Actress Sigourney Weaver presented director James Cameron with the Breakthrough Leadership Award at the show.
Like the Oscars for actors and the Grammys for musicians, Popular Mechanics' Breakthrough Awards is the event honoring and recognizing those who have reached beyond what was previously thought possible in the world of technology and product innovation. The 2011 award ceremony took place this past Monday and was, as one presenter put it, "like being a kid in a candy store" for us tech geeks. We were on the scene at Hearst Tower in NYC scoping out the futuristic menagerie of gadgets and gizmos, and were delighted to see that many of them had green features or applications. From Avatar director James Cameron's powerful 3D cameras to a type of glass that can remove contaminants from water to a wind turbine that flies, hit the jump for six groundbreaking green inventions we spotted at the awards.
We’ve written about Osorb before, but we were eager to see this miracle material in person. Made out of what is essentially glass, the substance acts like a nanomechanical sponge that absorbs petroleum, solvents and other toxins. Just think about the applications – from cleaning up oil spills to purifying water from frack sites to providing potable water to those who need it. Osorb’s creator, Paul Edmiston was on hand to explain how the material – which he explained he first made accidentally – works and even did a demonstration right before our eyes where he contaminated some water, introduced and then removed the Osorb, and then proceeded to drink the newly clean water!
WEST PHILLY HYBRID X TEAM
When we think about what we were doing when we were in high school (playing Super NES, possibly eating a sandwich?), it make us downright embarrassed to even stand next to the youngsters of the West Philly Hybrid X Team, who were also honored at the event. These talented 10th, 11th and 12th graders under the guidance of faculty advisor Simon Hauger spend their afternoons building and tweaking hybrid vehicles like this one that gets 160-MPGE. And get this – some of them can’t even drive yet!
MAKANI POWER FLYING WIND TURBINE
What do you do when the strongest winds can’t come to you? You go to them. That’s the thinking behind Makani Power‘s airborne wind turbine, which basically looks like a small airplane. The lightweight apparatus can reach heights of 1,500 feet – high enough to harness the power of the strongest winds using much less materials than a traditional turbine.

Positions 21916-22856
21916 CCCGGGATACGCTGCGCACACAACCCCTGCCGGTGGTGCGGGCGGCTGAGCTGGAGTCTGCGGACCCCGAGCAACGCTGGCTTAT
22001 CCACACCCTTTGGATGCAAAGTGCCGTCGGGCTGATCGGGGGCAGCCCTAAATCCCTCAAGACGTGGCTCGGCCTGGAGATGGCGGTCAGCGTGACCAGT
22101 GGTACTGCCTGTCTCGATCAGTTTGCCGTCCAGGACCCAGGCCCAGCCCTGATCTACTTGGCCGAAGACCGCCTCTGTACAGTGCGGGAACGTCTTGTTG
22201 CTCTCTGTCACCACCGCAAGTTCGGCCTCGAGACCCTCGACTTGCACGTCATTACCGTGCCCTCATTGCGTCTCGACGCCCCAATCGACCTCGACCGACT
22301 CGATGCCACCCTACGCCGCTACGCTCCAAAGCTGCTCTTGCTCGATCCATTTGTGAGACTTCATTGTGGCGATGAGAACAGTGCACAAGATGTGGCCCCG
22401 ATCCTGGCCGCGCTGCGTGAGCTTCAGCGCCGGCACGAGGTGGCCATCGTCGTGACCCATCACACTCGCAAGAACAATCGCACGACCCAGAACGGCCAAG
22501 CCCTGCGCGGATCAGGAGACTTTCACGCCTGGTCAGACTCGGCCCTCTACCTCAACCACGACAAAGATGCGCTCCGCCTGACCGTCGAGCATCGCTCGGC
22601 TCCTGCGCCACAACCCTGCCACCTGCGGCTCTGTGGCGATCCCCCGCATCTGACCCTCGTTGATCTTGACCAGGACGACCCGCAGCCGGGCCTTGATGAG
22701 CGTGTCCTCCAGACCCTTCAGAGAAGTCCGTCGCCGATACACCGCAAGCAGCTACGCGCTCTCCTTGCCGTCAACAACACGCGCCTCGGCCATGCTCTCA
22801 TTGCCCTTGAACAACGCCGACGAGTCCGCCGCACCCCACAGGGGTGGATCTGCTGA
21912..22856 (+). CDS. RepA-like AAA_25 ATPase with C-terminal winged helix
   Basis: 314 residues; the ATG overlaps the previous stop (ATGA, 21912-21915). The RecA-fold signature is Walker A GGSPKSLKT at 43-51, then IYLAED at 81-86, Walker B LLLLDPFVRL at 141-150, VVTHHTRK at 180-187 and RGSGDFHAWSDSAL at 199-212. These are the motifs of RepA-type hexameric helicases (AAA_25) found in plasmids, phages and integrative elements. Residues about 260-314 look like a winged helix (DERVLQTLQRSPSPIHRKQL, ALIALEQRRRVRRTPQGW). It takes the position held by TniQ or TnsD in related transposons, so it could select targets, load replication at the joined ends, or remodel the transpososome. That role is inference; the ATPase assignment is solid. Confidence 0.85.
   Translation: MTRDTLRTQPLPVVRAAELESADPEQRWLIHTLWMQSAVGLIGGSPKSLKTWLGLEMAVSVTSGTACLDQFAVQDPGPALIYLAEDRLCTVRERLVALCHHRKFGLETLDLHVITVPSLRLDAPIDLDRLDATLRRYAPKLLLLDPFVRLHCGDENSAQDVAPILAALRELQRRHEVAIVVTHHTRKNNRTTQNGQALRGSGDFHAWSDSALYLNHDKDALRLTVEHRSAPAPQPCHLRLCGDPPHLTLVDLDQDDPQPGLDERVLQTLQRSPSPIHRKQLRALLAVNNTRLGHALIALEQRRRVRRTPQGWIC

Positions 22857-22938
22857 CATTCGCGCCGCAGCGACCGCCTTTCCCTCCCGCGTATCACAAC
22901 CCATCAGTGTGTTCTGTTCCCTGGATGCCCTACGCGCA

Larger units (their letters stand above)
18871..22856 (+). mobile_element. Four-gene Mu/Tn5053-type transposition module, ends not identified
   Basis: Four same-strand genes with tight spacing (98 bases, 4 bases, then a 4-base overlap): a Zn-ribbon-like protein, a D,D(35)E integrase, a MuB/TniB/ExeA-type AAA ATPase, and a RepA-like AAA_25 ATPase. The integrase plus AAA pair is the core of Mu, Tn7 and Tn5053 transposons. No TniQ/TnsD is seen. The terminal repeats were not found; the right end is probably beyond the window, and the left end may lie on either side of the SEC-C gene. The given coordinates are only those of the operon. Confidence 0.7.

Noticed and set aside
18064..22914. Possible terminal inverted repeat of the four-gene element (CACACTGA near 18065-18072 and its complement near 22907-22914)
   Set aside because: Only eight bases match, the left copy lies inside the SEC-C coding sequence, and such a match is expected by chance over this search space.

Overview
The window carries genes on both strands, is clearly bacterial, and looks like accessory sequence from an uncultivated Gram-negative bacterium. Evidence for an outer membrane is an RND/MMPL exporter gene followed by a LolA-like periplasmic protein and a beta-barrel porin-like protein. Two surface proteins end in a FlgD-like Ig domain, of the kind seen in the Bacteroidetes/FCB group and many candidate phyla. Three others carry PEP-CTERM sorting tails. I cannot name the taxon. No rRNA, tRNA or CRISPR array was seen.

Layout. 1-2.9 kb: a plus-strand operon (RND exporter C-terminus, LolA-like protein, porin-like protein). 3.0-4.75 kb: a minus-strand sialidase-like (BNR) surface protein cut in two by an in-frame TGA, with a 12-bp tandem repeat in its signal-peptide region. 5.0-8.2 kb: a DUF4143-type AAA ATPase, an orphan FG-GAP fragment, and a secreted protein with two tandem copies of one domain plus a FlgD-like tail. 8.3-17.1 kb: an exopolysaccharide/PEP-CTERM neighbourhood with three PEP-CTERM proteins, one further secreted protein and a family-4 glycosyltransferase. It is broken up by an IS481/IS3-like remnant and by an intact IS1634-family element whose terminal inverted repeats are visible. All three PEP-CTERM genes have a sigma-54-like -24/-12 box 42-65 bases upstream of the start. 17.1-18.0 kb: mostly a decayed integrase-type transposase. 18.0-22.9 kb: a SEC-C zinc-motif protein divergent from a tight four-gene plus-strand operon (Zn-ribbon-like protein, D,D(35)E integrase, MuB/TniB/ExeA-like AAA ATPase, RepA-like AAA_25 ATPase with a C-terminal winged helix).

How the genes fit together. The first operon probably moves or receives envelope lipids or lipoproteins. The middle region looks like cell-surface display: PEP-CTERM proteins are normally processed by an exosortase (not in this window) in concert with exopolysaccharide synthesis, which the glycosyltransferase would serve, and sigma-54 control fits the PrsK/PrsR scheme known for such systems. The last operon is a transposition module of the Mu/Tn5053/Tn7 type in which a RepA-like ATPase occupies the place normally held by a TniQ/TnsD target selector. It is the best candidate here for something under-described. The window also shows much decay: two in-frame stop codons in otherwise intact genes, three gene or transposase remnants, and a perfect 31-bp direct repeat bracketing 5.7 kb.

JAMES CAMERON’S 3D CAMERAS
You might know director James Cameron from his work on movies like Avatar, Titanic and Terminator, but did you know that he’s also an inventor? He spent years developing the sophisticated 3D camera and rigs that were used to film Avatar – in fact, he put that project on hold until he was able to perfect the technology. Mr. Cameron was honored at the awards and was on hand to show off some of his 3D equipment. The director is also well known for his work as an environmental steward and explorer of the oceans. In fact, he soon plans to take a version of one of his rigs on a dive 36,000 feet below the surface of the ocean.
What if you could desmog your neighborhood just by installing new roof tiles? Well, that’s exactly what BoralPure Smog-Eating Tiles do. The tiles are coated in TiO2 (titanium dioxide) which reacts with and neutralizes NOX (nitrogen oxide) particles in smog resulting in a harmless precipitate that accumulates on the roof and washes away in the rain. Simple but brilliant and the tiles cost only about $650 more than a standard 2500-sq.-ft. tile roof.
We all love solar power but there’s no denying that it’s still quite expensive. The main price driver for PV panels is silicon – reduce that and the cost goes down. So that’s exactly what Solaria did. Their monocrystalline panels use 50 to 70 percent less silicon because rather than cladding the entire module with PV panels, Solaria makes use of a patterned-glass lens to refocus light onto a thin strip of solar cells. The panels are durable and – you’ll like this part – they cost about one-third less than comparable panels.